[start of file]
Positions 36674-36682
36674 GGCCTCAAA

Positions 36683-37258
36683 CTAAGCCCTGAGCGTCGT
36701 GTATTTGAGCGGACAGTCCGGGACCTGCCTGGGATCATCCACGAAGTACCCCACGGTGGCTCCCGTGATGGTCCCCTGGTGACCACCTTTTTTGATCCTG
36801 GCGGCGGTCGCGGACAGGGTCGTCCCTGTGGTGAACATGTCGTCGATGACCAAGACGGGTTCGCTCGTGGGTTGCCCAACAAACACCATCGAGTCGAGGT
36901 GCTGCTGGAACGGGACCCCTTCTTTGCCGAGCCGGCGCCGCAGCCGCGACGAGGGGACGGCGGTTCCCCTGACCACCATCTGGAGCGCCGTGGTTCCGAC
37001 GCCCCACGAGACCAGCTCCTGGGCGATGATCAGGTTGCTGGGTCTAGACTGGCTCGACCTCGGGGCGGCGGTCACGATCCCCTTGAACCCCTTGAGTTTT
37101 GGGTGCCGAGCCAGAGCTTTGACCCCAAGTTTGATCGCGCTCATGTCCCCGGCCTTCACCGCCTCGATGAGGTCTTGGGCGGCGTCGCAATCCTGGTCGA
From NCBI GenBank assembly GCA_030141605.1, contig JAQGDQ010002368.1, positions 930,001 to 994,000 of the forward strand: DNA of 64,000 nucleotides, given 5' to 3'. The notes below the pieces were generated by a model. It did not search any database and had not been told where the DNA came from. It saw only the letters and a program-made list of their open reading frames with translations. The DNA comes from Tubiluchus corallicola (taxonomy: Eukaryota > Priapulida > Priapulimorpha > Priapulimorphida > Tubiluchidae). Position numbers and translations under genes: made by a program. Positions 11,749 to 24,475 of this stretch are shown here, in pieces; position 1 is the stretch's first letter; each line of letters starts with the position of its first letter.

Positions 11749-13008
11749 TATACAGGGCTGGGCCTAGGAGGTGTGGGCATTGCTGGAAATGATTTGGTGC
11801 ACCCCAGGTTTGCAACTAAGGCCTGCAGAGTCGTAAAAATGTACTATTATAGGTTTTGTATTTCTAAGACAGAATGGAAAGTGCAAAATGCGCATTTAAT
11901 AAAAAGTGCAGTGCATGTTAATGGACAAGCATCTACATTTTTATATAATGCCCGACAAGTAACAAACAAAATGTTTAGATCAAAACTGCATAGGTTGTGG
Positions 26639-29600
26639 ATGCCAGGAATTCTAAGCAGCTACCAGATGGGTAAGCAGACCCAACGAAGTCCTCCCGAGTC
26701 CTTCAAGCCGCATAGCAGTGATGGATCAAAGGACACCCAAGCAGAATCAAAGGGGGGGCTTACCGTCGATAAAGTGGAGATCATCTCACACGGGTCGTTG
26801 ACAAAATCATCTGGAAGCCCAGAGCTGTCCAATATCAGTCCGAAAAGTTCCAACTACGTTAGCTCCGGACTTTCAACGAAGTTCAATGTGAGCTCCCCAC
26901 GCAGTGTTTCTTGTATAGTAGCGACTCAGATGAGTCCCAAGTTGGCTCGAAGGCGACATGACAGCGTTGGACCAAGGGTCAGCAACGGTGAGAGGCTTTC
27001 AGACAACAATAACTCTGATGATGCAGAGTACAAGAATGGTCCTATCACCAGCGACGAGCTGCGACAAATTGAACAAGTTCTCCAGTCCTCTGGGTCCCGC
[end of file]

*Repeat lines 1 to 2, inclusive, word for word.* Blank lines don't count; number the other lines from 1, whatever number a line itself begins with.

Positions 36674-36682
36674 GGCCTCAAA